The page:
Don’t look now, but Mother Nature has changed the seasons. Though fall is a wonderful time of year, it signals something less pleasant – flu season.
Flu, or influenza, is a serious disease that can lead to hospitalizations, severe health complications and even death. According to the Centers for Disease Control and Prevention (CDC), flu-related deaths during a given season can number as high as 49,000. Also, flu has a significant impact on the economy. A new study from Health Affairs reports that flu costs in the United States last year for adults reached $5.8 billion in medical visits, medication and lost productivity.
So what can you do? The best way to reduce your chances of getting the flu is to get a flu shot.
According to the CDC, everyone who is at least 6 months old should get a flu vaccine. Getting vaccinated is especially important for people who have certain medical conditions such as asthma, diabetes or chronic lung disease; and for pregnant women, young children and people 65 and older.
Influenza does not discriminate against age or health habits. Just because you’re young or don’t typically get sick doesn’t mean you can’t catch the flu. Since a person can be contagious before symptoms develop, you can catch the flu from someone who has yet to show any signs of being sick.
Symptoms of the Flu
The flu usually comes on suddenly. Common symptoms include constant cough, sore throat, a runny or stuffy nose, body aches, headaches and fatigue.
Flu Prevention Tips
To help protect yourself and others from the flu, consider these five tips:
- Get a flu shot (most important)
- Wash your hands to reduce the spread of germs
- Stay away from people who are sick
- If you’re sick, stay home to prevent spreading flu to others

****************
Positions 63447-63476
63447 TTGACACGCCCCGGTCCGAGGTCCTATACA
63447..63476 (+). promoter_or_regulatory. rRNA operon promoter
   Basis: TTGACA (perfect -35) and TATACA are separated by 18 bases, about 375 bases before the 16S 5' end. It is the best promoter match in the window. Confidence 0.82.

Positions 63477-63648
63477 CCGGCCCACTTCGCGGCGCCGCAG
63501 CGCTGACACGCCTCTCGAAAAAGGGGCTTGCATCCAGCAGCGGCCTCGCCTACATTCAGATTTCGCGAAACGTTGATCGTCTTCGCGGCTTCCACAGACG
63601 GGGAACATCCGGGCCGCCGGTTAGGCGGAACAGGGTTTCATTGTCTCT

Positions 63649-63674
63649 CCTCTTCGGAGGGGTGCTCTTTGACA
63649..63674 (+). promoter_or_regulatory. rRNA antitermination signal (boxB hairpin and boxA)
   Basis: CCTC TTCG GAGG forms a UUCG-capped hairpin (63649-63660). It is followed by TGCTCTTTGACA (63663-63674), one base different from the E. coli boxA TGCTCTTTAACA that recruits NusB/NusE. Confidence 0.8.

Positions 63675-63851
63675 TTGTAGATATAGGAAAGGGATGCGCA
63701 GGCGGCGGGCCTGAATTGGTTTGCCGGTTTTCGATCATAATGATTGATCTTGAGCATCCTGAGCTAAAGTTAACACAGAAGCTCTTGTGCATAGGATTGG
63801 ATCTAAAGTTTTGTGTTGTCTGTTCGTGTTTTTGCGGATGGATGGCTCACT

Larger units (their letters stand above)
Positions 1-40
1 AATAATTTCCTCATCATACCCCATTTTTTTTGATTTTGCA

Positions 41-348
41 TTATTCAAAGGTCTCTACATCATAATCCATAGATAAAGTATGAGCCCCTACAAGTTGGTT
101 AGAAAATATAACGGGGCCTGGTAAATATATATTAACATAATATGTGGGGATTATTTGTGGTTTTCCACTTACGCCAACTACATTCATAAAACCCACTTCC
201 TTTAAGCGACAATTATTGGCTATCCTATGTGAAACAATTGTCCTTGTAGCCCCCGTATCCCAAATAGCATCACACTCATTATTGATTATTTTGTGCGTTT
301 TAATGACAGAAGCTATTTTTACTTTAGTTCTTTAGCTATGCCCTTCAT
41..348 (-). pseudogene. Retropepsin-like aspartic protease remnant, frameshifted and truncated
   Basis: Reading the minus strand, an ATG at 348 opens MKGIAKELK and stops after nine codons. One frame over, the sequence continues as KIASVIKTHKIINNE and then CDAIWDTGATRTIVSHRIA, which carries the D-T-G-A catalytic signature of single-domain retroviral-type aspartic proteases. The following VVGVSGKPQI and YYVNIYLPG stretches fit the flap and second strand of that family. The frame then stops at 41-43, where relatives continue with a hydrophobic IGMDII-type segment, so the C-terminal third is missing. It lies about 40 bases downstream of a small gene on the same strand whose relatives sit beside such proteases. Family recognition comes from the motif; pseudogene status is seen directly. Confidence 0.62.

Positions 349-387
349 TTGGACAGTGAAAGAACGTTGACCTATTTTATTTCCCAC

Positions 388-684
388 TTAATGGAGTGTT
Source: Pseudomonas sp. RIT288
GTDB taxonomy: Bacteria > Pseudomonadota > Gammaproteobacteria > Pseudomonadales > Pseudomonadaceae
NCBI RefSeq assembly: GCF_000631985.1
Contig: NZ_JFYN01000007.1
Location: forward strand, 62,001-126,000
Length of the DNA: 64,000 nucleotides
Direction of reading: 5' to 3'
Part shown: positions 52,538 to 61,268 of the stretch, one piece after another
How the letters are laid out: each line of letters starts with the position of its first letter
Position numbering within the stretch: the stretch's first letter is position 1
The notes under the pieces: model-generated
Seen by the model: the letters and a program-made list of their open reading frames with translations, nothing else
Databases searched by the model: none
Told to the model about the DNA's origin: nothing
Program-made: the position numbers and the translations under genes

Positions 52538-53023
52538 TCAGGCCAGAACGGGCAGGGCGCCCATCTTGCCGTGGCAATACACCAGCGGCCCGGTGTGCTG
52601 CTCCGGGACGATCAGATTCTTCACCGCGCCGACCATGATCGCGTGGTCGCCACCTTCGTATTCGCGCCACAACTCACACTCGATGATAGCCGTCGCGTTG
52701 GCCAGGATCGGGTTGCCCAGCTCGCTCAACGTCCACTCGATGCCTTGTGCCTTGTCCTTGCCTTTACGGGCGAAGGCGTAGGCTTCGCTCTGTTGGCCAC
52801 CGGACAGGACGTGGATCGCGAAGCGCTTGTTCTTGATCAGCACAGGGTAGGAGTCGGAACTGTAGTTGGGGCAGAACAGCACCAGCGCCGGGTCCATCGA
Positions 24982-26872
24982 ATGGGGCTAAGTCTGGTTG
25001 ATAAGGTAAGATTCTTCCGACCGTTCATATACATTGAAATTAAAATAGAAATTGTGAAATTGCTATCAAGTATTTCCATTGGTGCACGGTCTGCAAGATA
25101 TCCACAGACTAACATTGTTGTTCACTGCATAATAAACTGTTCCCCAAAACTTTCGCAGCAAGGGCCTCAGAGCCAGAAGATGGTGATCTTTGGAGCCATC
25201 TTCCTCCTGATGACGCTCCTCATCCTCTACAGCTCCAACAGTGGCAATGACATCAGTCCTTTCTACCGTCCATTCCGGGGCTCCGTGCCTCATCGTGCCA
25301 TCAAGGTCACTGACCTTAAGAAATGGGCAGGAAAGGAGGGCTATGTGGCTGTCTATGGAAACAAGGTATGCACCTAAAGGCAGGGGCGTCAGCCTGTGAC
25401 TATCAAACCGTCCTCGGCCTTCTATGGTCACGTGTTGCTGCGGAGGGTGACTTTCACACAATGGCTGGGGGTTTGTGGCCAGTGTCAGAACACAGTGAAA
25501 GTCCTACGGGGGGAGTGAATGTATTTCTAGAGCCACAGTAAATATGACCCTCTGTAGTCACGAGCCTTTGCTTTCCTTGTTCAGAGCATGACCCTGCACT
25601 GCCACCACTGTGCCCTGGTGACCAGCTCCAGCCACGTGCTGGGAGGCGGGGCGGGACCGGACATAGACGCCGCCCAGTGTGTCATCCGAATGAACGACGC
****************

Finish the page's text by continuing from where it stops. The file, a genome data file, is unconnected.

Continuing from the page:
- Cover coughs and sneezes
The flu shot is not expensive. In most cases, the cost of a flu shot is covered by your health plan, whether you buy health insurance on your own or are covered through your employer, Medicare or Medicaid.
Know Where to Get a Flu Shot
Many employers offer free onsite flu shot clinics at work. You can also visit your primary care doctor or nearby wellness clinic, convenience clinic, most retail pharmacies or contracted flu shot providers.
Please do not go to an emergency room for a flu shot. Emergency rooms should be used for medical emergencies – receiving a flu shot in the ER will come with longer wait times and higher out-of-pocket costs.
To find a list of flu shot providers near you, visit the CDC website (www.cdc.gov/flu) and enter your zip code. People enrolled in UnitedHealthcare plans can check with their health care provider or visit myuhc.com to search for a network pharmacy or convenience care clinic – most don’t require appointments for flu shots. Be sure you show your health plan ID card before getting your flu shot. Most UnitedHealthcare plans cover annual flu shots at 100 percent when you use a care provider within the plan’s network.
Because it takes about two weeks for the vaccination to take full effect and provide the greatest protection, the CDC recommends getting a flu shot in the fall, if possible. Flu season can run through May with a peak time between December and March, so now is the time to make your and your family’s health a priority and get a flu shot.
For more information about health care topics, visit UnitedHealthcare’s new online resource Health Care ABCs (www.uhc.com/healthcareabcs).